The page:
Anna Dusseau | 22nd June 2020
My kids have recently fallen in love with the Descendents movies, and let me start by saying that it’s a pretty cool franchise. Oh sure, you’re gonna want to puke in your mouth every time you hear these guys break into song, but honestly? You know we would all have killed for a film like this when we were young. Fun, sassy, flipping the fairytale on its head, these Disney Network ‘baddie romps’ are like movie munchies for pre-teens. There’s just one problem; they aren’t very diverse. More than that, they aren’t very black. You only have to scroll through the IMDB cast list to see what I mean. So, let’s fast forward to the end of Descendents 2, where black actress China Anne McClain packs a punch as uber-villain Uma, abandoning her plans to seduce Prince Charming when she leaps overboard and morphs into a giant octopus hell-bent on destruction. She’s good in the role. And I have no problem with the black character being the villain. In fact, it wouldn’t even register on my radar if she wasn’t – you know – the only major black character in the movie. Because now I’m thinking… Is it okay that the white prince is reunited with his white ‘princess’ by outsmarting the black sea witch? More to the point, is it okay that this is pretty much the only representation of ‘being black’ in the movie? No, I guess it isn’t. I guess I’m going to need to speak with my kids. And I do.
“It doesn’t matter if you’re black or white? Well, actually it does if you want to shift Disney merchandise.”
It’s not that the film itself is a problem; it’s everything that goes with it. Look at almost any group of children playing and you’ll know what I mean. Regardless of colour or ethnicity, the preferred games for under-10s involve princesses and superheroes. We are talking almost exclusively white models of fantasy play, here. The Little Mermaid. Spiderman. Captain America. Princess Sofia. These are the characters and storylines that sell, and research shows that there is a direct correlation between hair and skin colour and the shelf success of Disney dolls. Cinderella, Ariel and Belle remain eternally popular among all children. Jasmine and Tiana, less so. It doesn’t matter if you’re black or white? Well, actually it does if you want to shift the merchandise. And is there a single non-white Marvel hero? Okay then, Black panther. Point taken? Very few little girls are dressing up as the Egyptian Queen Nefertiti, regardless of their own skin colour and ethnicity. Little boys all want to be Iron Man, don’t they? He’s cool. But let’s flip this narrative on it’s head for a moment and consider my four-year-old son, who loves football. We speak French at home and it was very important to him to find a French footballer to idolise, so we introduced him to Paul Pogba. Now, his bedroom is covered in Pogba posters and Manchester United is has usurped his dad’s beloved Olympique de Marseille, purely because Pogba plays for them. Paul Pogba is black and it kills my son every day that he can’t – truly – be ‘like him’. No amount of gel can make my son’s floppy European hair imitate that bleached Afro mohican that looks so ‘bad-ass’. Is this what it feels like every day for black children playing at being white heroes?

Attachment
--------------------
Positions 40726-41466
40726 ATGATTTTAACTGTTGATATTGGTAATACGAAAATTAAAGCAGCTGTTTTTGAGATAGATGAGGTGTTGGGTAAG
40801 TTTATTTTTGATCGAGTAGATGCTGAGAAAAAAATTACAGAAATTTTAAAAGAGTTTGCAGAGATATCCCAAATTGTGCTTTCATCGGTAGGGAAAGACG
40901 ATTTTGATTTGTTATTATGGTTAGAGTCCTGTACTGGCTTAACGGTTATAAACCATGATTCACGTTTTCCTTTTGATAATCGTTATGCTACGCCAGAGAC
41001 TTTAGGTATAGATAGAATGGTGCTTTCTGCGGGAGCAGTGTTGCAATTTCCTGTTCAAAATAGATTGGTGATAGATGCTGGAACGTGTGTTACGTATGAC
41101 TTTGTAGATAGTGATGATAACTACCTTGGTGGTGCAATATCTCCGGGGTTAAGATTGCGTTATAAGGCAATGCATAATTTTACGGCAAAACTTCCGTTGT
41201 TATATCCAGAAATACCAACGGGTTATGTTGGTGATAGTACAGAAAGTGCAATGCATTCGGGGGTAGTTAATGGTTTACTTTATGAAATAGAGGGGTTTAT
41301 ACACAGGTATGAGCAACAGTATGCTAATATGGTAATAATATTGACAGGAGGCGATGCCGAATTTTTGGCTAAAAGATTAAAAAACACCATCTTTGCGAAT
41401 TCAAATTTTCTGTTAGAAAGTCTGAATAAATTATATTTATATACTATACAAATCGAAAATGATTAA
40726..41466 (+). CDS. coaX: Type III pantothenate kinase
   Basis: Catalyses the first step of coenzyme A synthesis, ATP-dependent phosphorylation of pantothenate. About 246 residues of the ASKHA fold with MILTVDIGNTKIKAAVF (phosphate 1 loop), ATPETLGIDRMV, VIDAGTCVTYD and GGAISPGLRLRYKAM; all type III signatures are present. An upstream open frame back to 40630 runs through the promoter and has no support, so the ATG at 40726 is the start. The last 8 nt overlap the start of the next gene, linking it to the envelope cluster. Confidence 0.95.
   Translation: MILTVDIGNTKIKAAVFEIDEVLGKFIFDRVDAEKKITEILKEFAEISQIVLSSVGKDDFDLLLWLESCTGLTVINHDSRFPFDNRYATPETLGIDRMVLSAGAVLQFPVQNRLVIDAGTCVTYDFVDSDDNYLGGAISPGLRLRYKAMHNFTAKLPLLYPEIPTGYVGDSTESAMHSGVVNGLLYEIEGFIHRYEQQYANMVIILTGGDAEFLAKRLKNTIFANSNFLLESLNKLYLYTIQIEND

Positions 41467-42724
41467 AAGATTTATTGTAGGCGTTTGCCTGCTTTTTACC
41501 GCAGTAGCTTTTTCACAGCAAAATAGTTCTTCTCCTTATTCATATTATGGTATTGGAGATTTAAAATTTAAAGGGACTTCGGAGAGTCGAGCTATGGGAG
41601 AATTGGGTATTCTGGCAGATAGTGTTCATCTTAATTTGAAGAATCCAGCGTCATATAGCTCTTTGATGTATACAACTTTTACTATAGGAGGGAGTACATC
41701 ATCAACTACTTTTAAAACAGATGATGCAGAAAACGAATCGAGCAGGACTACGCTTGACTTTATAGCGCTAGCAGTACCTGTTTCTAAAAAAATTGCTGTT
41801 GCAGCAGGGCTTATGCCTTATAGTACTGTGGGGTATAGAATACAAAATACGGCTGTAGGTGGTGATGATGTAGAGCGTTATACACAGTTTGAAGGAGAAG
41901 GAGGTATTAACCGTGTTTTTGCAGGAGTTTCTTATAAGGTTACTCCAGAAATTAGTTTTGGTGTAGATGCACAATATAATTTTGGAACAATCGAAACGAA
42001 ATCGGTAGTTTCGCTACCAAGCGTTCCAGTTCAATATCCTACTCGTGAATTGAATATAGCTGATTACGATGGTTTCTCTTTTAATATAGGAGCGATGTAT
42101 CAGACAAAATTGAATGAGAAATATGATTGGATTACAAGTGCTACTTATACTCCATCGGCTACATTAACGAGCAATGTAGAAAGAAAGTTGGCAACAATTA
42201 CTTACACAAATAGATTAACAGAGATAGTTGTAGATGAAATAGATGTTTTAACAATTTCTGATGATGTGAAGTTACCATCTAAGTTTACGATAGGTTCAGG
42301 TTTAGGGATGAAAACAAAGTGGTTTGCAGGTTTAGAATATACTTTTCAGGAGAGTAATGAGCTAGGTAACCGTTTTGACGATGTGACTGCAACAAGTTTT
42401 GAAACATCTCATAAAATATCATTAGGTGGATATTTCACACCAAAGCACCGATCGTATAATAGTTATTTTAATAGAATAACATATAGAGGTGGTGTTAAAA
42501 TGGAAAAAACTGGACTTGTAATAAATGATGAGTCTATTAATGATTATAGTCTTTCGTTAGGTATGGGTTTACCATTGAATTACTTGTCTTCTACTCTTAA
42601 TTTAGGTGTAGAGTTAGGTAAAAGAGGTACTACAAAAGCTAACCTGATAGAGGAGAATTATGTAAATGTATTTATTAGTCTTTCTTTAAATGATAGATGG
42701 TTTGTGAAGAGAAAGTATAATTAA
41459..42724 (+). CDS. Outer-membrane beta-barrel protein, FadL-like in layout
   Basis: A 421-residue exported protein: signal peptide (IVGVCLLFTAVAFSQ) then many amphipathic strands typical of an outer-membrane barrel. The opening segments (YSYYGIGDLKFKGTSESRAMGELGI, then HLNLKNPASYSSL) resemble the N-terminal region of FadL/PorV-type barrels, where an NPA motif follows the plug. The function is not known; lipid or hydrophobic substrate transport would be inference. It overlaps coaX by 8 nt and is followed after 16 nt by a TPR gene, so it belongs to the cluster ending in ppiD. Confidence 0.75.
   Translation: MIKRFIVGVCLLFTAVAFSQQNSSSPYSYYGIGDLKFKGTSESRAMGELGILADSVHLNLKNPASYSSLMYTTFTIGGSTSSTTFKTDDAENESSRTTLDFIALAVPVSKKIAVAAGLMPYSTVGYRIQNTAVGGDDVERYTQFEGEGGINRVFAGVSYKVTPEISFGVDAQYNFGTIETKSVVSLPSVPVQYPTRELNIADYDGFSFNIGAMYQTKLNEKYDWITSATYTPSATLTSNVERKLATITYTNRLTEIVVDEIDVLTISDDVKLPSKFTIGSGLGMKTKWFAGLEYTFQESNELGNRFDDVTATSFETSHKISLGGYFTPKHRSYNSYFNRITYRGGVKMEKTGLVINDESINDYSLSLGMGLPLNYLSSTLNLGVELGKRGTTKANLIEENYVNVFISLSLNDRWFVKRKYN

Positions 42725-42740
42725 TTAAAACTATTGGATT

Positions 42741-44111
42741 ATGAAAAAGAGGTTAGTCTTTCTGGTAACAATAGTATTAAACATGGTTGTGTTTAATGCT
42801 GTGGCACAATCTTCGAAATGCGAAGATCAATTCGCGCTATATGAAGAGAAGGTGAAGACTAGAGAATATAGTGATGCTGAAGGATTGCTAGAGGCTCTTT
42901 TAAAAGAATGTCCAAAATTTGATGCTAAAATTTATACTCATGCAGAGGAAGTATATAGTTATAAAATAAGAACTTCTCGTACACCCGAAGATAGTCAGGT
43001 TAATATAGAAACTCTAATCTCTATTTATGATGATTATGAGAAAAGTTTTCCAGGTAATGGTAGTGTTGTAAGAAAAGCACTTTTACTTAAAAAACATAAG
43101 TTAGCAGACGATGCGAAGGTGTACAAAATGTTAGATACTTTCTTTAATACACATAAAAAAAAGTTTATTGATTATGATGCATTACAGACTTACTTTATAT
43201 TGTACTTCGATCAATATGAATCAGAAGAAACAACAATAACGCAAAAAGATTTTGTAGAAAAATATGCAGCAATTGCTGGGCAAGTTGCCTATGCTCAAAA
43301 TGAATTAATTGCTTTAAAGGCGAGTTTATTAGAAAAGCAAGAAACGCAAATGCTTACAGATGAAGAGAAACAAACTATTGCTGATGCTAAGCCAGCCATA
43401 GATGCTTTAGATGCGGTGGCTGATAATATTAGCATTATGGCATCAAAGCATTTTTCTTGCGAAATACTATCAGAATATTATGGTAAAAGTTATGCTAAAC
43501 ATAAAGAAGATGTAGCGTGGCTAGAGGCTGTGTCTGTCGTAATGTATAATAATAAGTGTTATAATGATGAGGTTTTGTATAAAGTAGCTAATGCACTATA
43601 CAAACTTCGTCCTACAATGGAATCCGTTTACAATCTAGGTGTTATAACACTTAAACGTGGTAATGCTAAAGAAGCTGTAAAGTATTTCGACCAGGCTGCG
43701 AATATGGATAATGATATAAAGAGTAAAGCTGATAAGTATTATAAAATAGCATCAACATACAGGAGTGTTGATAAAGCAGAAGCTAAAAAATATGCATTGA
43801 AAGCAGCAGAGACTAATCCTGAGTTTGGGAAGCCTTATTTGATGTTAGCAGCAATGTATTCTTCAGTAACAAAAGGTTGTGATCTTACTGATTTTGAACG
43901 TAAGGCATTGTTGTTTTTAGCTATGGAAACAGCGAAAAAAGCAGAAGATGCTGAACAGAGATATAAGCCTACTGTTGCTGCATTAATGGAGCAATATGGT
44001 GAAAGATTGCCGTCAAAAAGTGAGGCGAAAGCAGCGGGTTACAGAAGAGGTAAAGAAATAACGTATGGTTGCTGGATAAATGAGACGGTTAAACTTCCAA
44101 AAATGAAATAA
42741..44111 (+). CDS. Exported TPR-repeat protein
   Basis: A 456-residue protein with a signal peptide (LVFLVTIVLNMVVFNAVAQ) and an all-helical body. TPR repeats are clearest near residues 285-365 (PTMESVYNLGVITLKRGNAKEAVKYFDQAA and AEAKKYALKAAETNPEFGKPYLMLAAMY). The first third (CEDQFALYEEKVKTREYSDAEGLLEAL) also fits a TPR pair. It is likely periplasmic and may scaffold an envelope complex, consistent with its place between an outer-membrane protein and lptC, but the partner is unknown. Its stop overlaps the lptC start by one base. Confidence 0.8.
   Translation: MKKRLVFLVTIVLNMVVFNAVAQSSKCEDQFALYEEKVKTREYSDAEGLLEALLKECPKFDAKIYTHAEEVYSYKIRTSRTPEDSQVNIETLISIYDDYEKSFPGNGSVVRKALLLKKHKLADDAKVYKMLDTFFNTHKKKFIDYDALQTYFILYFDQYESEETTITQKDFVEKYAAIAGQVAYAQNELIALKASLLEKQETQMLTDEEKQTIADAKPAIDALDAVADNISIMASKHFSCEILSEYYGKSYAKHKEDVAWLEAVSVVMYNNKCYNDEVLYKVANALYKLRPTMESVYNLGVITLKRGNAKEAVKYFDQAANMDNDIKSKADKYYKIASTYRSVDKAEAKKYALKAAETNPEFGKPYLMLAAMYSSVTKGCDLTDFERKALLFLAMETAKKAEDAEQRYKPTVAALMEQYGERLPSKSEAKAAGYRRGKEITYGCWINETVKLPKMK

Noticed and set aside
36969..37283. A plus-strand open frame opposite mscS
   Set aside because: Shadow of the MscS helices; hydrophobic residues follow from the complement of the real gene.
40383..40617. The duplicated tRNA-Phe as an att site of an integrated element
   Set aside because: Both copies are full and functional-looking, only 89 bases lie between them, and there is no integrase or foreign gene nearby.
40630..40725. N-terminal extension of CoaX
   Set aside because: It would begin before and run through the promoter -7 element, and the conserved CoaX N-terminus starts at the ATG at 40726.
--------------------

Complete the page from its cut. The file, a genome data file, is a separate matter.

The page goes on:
“Is there a single non-white Marvel hero? Okay then, Black Panther. Point taken?”
I was wondering what really is the answer here, because the challenges are so embedded. The National Curriculum alone fails at the first hurdle by offering our multicultural kids a white Euro-centric vision of the world through literature, history, geography, and more. Disney’s just a drop in the ocean. But it feels like the right time to mention other books and movies you could be engaging your children with if this post has resonance for you. There are some great stories with non-white heroes out there. Julian is a Mermaid. Baby Goes to Market. Young Heroes. Zoey and Sassafras. Anna Hibiscus. And what I love about this last one is the way that, rather than placing black characters into a white context, Anna’s white mother and mixed-race family are transported to Africa, where they are embraced by the family and equally embrace the African culture of Anna’s extended family. It is being white that is different here, although not in a negative way, and that is a delicate and important balance to reflect. For older teens and young adults, how about The Hate You Give or Rainbow Milk? Of course, when it comes to movies, any millennial will remember the movie Cool Runnings which was actually more than a caricature of Jamaican culture; it was a movie about a group of black people and we didn’t see much of that in the 90s. But films have moved on and there is a world of non-white films to explore if you look beyond the mainstream cinema listings. The Karate Kid. Wadija. City of God. The Boy Who Harnessed the Wind. Akeelah and the Bee. The Golden Blaze. Do try to get your kids seeing storytelling in colour, whether they are black or white. Iron Man can be anyone at all. And princesses don’t all have tiaras and ringlets. That’s a good lesson for everyone, to begin with.